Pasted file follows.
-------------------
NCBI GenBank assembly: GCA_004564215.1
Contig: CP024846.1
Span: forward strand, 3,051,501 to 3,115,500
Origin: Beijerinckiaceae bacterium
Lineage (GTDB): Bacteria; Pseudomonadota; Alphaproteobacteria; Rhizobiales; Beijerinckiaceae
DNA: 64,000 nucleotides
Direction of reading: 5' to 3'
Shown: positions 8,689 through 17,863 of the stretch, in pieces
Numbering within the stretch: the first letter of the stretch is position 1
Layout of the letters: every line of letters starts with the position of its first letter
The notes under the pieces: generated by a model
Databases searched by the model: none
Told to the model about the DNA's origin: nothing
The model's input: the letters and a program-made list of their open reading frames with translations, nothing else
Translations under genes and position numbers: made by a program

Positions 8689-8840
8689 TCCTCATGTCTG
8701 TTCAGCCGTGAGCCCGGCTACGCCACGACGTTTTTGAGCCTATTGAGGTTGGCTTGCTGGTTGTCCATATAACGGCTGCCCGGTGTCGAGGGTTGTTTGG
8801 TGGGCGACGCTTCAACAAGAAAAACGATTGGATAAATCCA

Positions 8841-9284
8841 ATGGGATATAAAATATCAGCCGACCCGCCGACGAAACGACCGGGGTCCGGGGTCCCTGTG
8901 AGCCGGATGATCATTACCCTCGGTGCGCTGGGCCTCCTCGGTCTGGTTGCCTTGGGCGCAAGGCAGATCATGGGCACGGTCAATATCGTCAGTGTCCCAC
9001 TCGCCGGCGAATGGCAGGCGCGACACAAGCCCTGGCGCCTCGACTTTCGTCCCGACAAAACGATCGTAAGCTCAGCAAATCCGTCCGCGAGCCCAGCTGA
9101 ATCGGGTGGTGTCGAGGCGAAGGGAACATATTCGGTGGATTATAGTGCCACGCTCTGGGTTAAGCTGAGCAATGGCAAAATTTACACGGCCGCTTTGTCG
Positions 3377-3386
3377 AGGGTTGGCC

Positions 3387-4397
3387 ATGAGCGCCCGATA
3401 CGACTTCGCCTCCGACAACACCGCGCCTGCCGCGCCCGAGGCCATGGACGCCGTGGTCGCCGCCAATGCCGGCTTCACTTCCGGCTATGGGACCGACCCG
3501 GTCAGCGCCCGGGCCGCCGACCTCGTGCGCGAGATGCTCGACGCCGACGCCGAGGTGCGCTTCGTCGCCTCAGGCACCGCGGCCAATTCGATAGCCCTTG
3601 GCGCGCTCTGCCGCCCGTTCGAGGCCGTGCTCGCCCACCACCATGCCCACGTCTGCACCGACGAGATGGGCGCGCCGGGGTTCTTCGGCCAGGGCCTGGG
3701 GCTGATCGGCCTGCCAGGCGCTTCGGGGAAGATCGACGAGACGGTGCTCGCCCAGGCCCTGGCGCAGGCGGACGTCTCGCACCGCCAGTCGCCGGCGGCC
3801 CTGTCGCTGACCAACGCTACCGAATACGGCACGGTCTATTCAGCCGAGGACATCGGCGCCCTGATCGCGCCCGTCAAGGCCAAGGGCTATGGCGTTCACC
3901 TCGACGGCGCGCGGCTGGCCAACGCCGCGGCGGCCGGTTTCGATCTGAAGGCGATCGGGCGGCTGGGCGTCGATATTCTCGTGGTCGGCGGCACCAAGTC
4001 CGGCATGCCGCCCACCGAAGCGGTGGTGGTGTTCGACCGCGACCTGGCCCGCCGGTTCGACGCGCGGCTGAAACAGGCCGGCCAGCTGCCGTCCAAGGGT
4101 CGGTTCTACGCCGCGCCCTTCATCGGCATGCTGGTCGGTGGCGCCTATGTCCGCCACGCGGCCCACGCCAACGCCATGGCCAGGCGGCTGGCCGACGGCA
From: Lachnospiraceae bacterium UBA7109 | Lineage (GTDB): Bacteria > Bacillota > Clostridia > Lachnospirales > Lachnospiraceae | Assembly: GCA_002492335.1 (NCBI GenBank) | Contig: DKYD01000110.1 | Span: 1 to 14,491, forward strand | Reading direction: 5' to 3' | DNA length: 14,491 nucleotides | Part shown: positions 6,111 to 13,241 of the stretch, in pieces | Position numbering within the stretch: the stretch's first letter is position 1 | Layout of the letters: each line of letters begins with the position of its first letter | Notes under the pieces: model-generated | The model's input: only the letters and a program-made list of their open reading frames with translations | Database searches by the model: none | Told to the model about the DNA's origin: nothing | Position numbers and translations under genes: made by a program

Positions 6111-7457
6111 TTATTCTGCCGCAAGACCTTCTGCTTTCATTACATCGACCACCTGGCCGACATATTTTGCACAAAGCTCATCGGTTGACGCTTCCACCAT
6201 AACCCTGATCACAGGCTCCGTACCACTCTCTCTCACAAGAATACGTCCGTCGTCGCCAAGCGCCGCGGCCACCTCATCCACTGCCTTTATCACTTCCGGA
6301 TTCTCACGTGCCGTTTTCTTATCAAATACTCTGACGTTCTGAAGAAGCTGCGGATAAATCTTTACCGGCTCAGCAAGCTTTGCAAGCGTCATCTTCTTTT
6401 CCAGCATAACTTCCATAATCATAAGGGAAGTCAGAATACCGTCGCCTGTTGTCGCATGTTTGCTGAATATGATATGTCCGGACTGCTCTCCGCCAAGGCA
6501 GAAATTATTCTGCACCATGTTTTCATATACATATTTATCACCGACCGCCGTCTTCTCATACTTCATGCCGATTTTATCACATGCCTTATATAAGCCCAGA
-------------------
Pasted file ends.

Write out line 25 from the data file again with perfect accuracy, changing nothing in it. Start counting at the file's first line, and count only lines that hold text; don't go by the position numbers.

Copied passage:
Positions 3377-3386